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Plant Biol (Stuttg). 2019 Jan;21 Suppl 1:6-12. doi: 10.1111/plb.12914. Epub 2018 Oct 22.

Breeding new varieties for controlled environments.

Author information

1
Horticultural Sciences Department, 1251 Fifield Hall, University of Florida, Gainesville, FL, USA.
2
Graduate Program in Plant Molecular and Cellular Biology, University of Florida, Gainesville, FL, USA.

Abstract

Agricultural production in controlled environments is increasingly feasible, and may play an important role in providing nutrition and choice to growing urban centres. New technologies in lighting, ventilation, robotics and irrigation are just a few of the innovations that enable production of high-value specialty crops outside of a traditional field setting. However, despite all of the advances in the hardware within the plant factory operation, innovation of the most complex machine has been neglected - the plant itself. Indoor agricultural operations typically rely on legacy varieties, plants selected and bred for field conditions. In the field, phenotypic stability is paramount, as production must be consistent in an unpredictable and changing environment. However, the controlled environment affords focus on different breeding priorities as environmental flux, pests, pathogens and post-harvest quality are less formidable barriers to production. On the contrary, breeding for controlled environments shifts the focus to a completely different set of plant traits, such as rapid growth, performance in low light environments and active manipulation of plant stature. Instead of breeding for phenotypic stability, plants may be bred to maximise genetic plasticity, allowing specific traits to be presented as a function of the quality of the ambient light spectrum. In this scenario plant varieties may be grown with optimal size, supporting a focus on consumer traits like flavour or accumulation of health-related compounds. Gene editing may be a central technology in the production of designer plants for controlled environments. This review considers the opportunity for breeding for controlled environments, with a focus on a revision of priorities for controlled-environment breeders.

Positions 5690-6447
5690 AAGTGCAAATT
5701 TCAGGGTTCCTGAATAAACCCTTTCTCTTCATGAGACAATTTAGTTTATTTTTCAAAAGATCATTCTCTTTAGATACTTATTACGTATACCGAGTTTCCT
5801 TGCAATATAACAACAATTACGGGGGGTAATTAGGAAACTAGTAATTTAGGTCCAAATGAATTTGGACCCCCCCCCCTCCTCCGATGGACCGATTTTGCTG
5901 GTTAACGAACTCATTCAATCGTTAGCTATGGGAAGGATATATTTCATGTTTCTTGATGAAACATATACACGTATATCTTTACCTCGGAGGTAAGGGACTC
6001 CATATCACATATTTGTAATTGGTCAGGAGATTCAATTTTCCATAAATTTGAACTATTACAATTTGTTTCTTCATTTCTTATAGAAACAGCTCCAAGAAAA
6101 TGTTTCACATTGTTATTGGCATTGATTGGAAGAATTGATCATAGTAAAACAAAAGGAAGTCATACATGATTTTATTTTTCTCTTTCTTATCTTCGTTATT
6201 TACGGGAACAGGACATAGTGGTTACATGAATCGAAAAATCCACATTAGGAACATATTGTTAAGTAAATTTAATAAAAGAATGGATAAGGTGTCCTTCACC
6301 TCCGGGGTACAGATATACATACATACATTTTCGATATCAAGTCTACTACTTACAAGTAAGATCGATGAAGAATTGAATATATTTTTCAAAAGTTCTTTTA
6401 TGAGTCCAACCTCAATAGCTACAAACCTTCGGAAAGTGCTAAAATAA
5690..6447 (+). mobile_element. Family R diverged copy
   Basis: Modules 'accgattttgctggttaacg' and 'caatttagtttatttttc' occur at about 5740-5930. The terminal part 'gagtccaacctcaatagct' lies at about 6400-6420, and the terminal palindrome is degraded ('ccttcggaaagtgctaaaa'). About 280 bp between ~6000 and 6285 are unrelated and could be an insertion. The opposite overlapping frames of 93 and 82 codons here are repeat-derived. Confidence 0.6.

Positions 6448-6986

KEYWORDS:

Controlled environment; GxE; light; plant breeding; specialty crops

PMID:
30230154
DOI:
10.1111/plb.12914
[Indexed for MEDLINE]

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